Originally posted by Ericg View Post
                              Beyond cutting down the amount of work the GPU and CPU has to do, and taking advantage of modern hardware capabilities-- such as overlays. I do not believe there is anything fundamentally different in Wayland that would so suddenly make power consumption drop.

                              That being said you bring up a large variety of points...

                              1) You're using the radeon driver. Even in low-power mode the radeon driver still consumes more power than a low-power FGLRX.
                              2) You mention you're using an Intel CPU, but haven't mentioned what kernel you are using or if you are using Intel's new thermald. Between a 3.10 kernel using Intel's new P-State driver, rather than OnDemand, and enabling Thermald I too saw a 10-15degree drop in temperature in just ONE reboot on my Sandy Bridge Ultrabook.

                              Using the proprietary driver in a laptop is ALWAYS a good idea, where possible, if you care about temperature and battery life simply because no open source driver other than Intel actually has automatic power management capabilities


                              1): i was using both, i'm sorry if that wasn't clear.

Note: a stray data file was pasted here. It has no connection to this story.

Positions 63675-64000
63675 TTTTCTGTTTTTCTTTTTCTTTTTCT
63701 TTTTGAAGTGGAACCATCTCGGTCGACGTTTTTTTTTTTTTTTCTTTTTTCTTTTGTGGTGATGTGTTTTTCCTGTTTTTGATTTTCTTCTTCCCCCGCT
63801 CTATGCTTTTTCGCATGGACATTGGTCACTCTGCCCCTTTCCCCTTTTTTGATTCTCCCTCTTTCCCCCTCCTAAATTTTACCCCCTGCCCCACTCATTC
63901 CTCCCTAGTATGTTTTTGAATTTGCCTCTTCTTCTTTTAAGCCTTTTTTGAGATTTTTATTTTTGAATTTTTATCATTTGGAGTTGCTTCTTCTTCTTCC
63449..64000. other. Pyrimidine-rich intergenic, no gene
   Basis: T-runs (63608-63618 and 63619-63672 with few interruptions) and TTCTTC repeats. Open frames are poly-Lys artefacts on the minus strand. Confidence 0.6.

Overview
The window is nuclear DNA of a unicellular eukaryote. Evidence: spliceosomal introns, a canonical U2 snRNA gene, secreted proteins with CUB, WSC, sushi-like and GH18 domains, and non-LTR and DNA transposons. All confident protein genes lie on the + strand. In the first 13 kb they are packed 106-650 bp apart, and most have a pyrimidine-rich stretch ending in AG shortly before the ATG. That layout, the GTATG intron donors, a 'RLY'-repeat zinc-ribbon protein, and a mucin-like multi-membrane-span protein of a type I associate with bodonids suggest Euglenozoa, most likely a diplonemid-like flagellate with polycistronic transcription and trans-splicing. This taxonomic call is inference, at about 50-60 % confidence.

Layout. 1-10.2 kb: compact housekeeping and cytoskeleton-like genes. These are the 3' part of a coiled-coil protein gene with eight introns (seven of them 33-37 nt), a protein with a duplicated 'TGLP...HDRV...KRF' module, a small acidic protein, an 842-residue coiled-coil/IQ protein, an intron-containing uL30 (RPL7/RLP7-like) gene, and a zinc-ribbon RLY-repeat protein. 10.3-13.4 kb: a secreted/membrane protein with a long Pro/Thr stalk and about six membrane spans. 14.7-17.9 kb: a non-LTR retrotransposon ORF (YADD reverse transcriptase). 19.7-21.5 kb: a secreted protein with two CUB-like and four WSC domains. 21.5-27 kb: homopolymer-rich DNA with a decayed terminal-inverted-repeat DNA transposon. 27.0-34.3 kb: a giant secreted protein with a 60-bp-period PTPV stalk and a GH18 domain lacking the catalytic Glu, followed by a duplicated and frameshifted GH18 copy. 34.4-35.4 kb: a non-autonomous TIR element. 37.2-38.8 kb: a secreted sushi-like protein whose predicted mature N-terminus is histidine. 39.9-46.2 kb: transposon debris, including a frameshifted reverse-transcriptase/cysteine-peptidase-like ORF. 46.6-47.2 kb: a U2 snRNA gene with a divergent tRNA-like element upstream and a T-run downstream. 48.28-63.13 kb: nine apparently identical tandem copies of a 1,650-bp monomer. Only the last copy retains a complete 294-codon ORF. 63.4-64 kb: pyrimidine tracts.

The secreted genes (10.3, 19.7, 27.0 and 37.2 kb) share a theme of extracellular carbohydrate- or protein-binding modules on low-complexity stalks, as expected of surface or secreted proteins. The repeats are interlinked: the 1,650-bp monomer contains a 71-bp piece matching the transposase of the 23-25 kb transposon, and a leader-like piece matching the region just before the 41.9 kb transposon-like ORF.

2): i was using a range of kernels, it's true. on the desktop and thinkpad laptop i was using stock/custom(but same kernel version) ubuntu 12.10.
                              On the aspire one i was using an old 2.6.38(it's complicated-involves sabayon and ricompiling the whole system with -march=atom)

                              the samsung uses kernel 3.9.4 vanilla, with bumblebee and nvdia 310.xx . And yes i saw a drop in temp using intel scaling and thermald, a few 4 in the low freq-idle spectrum and some 2-3 at maximum(kernel build+ various instances of glxspheres up to the point of slowing down, both using the dedicated and integrated gpu. it was a double stress-test stability and maximum temp test to see if i would have problems in the summer.) But the behaviour is consistent across all kernels and distros and systems:using opengl raises the whole power usage of the system.

                              Do you share the view of Martin Grlin, that has been on a war against the definition of lightweight?
                              Last edited by sireangelus; 06-07-2013, 03:48 PM.

                              Comment


                              • #45
                                Originally posted by Ericg View Post
                                There anyway for you to drop your primary monitor to 60hz, and set your tv to 60 as well, see if you get jittering then? Sounds like a synchronization issue due to the differing refresh rates
                                60/N fps content is fine with both monitors at 60hz, but it won't be smooth with PAL or 24hz content on the TV.

                                Comment